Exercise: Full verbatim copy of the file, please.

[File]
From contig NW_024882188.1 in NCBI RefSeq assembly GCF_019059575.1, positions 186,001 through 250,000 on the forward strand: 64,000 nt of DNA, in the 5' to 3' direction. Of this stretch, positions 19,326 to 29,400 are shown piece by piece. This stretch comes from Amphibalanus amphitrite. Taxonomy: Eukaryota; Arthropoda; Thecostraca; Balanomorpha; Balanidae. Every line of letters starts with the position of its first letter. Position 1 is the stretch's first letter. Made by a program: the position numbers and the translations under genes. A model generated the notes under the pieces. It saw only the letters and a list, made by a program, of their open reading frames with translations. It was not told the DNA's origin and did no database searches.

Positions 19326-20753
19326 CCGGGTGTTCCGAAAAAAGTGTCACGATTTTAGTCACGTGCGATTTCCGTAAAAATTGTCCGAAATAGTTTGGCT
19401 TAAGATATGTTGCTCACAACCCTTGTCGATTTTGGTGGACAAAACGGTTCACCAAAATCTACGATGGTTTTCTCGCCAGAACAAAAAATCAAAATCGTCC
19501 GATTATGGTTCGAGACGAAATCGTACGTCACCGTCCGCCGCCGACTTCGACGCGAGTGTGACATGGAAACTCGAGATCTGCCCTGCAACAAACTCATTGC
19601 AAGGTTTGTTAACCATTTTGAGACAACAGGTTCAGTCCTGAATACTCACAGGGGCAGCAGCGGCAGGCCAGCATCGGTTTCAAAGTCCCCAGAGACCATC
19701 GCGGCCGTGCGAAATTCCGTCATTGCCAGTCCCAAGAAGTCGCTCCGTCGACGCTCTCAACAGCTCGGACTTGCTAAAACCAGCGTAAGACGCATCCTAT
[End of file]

From contig NW_024882188.1 in NCBI RefSeq assembly GCF_019059575.1, positions 186,001 through 250,000 on the forward strand: 64,000 nt of DNA, in the 5' to 3' direction. Of this stretch, positions 19,326 to 29,400 are shown piece by piece. This stretch comes from Amphibalanus amphitrite. Taxonomy: Eukaryota; Arthropoda; Thecostraca; Balanomorpha; Balanidae. Every line of letters starts with the position of its first letter. Position 1 is the stretch's first letter. Made by a program: the position numbers and the translations under genes. A model generated the notes under the pieces. It saw only the letters and a list, made by a program, of their open reading frames with translations. It was not told the DNA's origin and did no database searches.

Positions 19326-20753
19326 CCGGGTGTTCCGAAAAAAGTGTCACGATTTTAGTCACGTGCGATTTCCGTAAAAATTGTCCGAAATAGTTTGGCT
19401 TAAGATATGTTGCTCACAACCCTTGTCGATTTTGGTGGACAAAACGGTTCACCAAAATCTACGATGGTTTTCTCGCCAGAACAAAAAATCAAAATCGTCC
19501 GATTATGGTTCGAGACGAAATCGTACGTCACCGTCCGCCGCCGACTTCGACGCGAGTGTGACATGGAAACTCGAGATCTGCCCTGCAACAAACTCATTGC
19601 AAGGTTTGTTAACCATTTTGAGACAACAGGTTCAGTCCTGAATACTCACAGGGGCAGCAGCGGCAGGCCAGCATCGGTTTCAAAGTCCCCAGAGACCATC
19701 GCGGCCGTGCGAAATTCCGTCATTGCCAGTCCCAAGAAGTCGCTCCGTCGACGCTCTCAACAGCTCGGACTTGCTAAAACCAGCGTAAGACGCATCCTAT